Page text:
Federal Government Deepens Commitment To Separate Justice Systems For Wall Street, Main Street


People who apply for jobs with federal contractors still have to check a box if they have been to prison, but a government agency is finally trying to “ban the box” — at least, for billionaire bankers.

The Department of Housing and Urban Development (HUD) is quietly seeking to negate the consequences of felony guilty pleas that some of Wall Street’s biggest names entered earlier this year, according to a letter from Rep. Maxine Waters (D-CA) and Sens. Elizabeth Warren (D-MA) and Sherrod Brown (D-OH). HUD’s proposal dates back to May, but had gone unnoticed more broadly until the members’ letter to agency head Julian Castro on Tuesday.

Whenever mortgage firms are getting ready to make a loan, they usually apply for federal insurance through HUD. The current application form requires lenders to certify that they have not been convicted of or pleaded guilty to a long list of crimes and civil offenses. But in mid-May, HUD sought to drop that provision out of the form. The official notice of that proposed change in the Federal Register did not spell out the modifications to the form, according to the lawmakers’ letter.

Five days after HUD proposed dropping the provision, news broke that six different gigantic Wall Street companies that had conspired to rig foreign currency exchange markets were pleading guilty to criminal fraud charges. If HUD’s proposed changes go through, all six firms would suddenly regain unfettered access to taxpayer-backed mortgage insurance. Two of them — JP Morgan and Citigroup — currently hold a combined $2 billion in mortgage loans insured by the Federal Housing Administration.

By contorting federal policy to protect big banks from the business consequences of their lawbreaking, HUD is falling in line with other executive branch agencies’ approach to Wall Street financial titans during the Obama years. The currency-rigging criminal fraud convictions have already been defanged in another important way by the Securities and Exchange Commission (SEC). The SEC quickly waived a rule that would have required the banks to tell clients whose money they manage that they’ve been convicted of fraud.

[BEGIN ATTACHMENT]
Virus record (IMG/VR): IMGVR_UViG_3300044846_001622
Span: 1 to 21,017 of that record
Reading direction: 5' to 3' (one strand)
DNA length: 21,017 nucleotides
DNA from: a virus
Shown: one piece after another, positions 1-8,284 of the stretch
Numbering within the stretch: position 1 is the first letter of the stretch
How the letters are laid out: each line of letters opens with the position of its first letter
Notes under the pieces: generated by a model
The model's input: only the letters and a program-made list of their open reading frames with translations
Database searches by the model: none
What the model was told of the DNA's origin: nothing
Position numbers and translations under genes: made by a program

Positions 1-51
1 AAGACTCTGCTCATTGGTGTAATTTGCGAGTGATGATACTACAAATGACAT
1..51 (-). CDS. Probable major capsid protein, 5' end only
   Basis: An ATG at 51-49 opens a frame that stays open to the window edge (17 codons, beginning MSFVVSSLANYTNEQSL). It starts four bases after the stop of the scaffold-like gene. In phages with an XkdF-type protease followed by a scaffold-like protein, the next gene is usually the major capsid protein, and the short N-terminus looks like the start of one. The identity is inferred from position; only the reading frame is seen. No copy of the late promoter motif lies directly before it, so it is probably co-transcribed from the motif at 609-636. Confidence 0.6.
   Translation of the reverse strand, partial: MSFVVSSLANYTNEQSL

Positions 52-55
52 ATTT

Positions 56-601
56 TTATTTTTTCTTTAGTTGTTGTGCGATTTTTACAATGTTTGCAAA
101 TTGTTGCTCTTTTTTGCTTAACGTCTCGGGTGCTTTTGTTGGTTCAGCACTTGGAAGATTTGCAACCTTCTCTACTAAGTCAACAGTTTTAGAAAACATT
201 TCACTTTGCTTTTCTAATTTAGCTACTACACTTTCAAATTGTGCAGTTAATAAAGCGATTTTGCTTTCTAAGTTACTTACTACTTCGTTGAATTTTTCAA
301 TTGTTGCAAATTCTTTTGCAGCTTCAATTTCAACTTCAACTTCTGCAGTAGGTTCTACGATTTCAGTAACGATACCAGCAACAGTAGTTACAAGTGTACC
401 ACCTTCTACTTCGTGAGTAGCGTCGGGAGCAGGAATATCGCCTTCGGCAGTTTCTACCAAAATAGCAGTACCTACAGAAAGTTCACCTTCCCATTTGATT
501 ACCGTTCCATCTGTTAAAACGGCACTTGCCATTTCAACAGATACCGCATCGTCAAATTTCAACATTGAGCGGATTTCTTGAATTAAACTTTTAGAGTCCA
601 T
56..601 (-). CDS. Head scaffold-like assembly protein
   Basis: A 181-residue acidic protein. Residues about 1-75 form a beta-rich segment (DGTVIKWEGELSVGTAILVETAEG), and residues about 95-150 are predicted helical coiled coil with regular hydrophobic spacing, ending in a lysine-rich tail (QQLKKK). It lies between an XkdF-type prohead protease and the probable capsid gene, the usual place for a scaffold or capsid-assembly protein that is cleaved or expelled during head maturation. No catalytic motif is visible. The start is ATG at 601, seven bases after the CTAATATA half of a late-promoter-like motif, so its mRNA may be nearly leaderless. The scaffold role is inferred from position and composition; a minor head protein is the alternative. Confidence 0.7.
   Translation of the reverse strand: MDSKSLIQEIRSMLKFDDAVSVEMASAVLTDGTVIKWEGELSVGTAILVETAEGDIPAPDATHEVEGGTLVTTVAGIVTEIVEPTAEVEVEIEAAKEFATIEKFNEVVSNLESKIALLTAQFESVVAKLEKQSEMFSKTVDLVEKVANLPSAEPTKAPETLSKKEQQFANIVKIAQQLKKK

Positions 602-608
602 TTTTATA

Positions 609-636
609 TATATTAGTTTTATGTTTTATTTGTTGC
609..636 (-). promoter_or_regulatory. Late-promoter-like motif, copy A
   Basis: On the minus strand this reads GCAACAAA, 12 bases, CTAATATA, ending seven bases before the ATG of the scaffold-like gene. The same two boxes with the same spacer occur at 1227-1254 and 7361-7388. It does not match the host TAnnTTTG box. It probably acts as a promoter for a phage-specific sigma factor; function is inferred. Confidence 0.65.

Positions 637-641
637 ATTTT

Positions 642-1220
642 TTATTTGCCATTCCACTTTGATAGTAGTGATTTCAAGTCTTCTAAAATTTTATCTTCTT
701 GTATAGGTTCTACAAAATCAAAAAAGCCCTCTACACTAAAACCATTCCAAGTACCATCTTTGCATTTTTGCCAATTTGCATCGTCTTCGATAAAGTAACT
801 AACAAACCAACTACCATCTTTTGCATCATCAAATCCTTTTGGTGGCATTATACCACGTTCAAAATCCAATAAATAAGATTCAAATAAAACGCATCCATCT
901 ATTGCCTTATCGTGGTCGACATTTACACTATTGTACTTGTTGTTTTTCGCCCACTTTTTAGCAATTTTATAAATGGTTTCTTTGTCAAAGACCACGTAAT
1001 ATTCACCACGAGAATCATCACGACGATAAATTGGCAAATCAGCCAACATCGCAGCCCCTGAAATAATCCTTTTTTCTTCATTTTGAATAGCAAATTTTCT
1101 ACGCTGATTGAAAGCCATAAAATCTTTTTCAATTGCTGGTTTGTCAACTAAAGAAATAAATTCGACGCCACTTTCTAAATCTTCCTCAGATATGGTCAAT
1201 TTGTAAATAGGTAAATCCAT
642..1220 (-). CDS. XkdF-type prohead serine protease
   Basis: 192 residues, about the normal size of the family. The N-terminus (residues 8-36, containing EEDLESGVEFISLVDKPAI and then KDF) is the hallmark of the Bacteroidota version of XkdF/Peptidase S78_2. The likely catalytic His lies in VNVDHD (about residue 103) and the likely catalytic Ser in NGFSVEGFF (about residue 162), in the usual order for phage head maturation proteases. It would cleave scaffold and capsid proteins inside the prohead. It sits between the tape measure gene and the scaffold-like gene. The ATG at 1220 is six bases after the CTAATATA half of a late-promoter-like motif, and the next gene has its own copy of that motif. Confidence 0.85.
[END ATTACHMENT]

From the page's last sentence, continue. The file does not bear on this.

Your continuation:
These administrative leniencies for crooked banks are in keeping with the Obama administration’s approach to well-heeled corporate lawbreaking. As with prior mortgage-related settlements, the financial penalties the banks paid over the currency rigging case were minuscule relative to the companies’ size — and were almost instantly paid for by the large bounce in each firm’s stock price after the deals were made public.

Former Attorney General Eric Holder, who just returned to Wall Street defense firm Covington & Burling this month, famously described the megabanks as “difficult to prosecute” because of their size in congressional testimony. The comments triggered a backlash, suggesting the nation’s top law enforcement officer had decided that Wall Street was simply too big to jail, and Holder’s subsequent high-profile campaign to punish the industry’s mortgage misdeeds was a bust.

While Holder overstated his office’s pursuit of banks for destroying the mortgage market, a group of wrongfully foreclosed homeowners were arrested for protesting at Covington & Burling headquarters during his tenure. Holder replacement Loretta Lynch has won accolades for rounding up corrupt international sports officials, but she’s also overseen light-touch fines and settlements with financial sector bigwigs. Like both Holder and current SEC chair Mary Jo White, Lynch’s resume includes significant time working on behalf of the banking industry that she is now charged with policing.

The combined effect of these prosecutorial and administrative decisions is that even misconduct severe enough to force large banks to admit to crimes is no impediment to doing business and making money. Meanwhile, individual Americans imprisoned for years for drug possession get essentially frozen out of job opportunities.

Efforts to prohibit employers from putting a criminal history checkbox on their application materials have gained momentum in recent years amid a broader re-evaluation of the country’s approach to criminal justice and how policies once touted as “tough on crime” in fact produce higher rates of recidivism and lower odds of rehabilitation for convicts. Virginia, Georgia, Nebraska, and the District of Columbia have all passed “ban the box” measures in the past two years. Advocates note that the unemployment rate among people who are one year out of prison is north of 60 percent, and blame that dangerous outcome on paperwork that makes it easy for hiring managers to instantly discard applications from people who have theoretically repaid their societal debt over their crimes.

On May 11 of this year — four days before HUD quietly filed for the paperwork change to shield Wall Street — a group of 27 senators wrote to President Obama asking him to use executive powers to prohibit all federal contractors and agencies from putting a criminal history check-box on job applications. Another 70 members called on the administration to ban the box from hiring processes it controls in May.

Earlier this week, Obama himself endorsed ban the box at the NAACP’s annual convention. If HUD’s changes go through, the government will make it easier for banks to get back to work after defrauded customers of huge sums of money than it is for a non-violent drug war offender to get a job mopping the cafeteria floor in Congress for a poverty wage.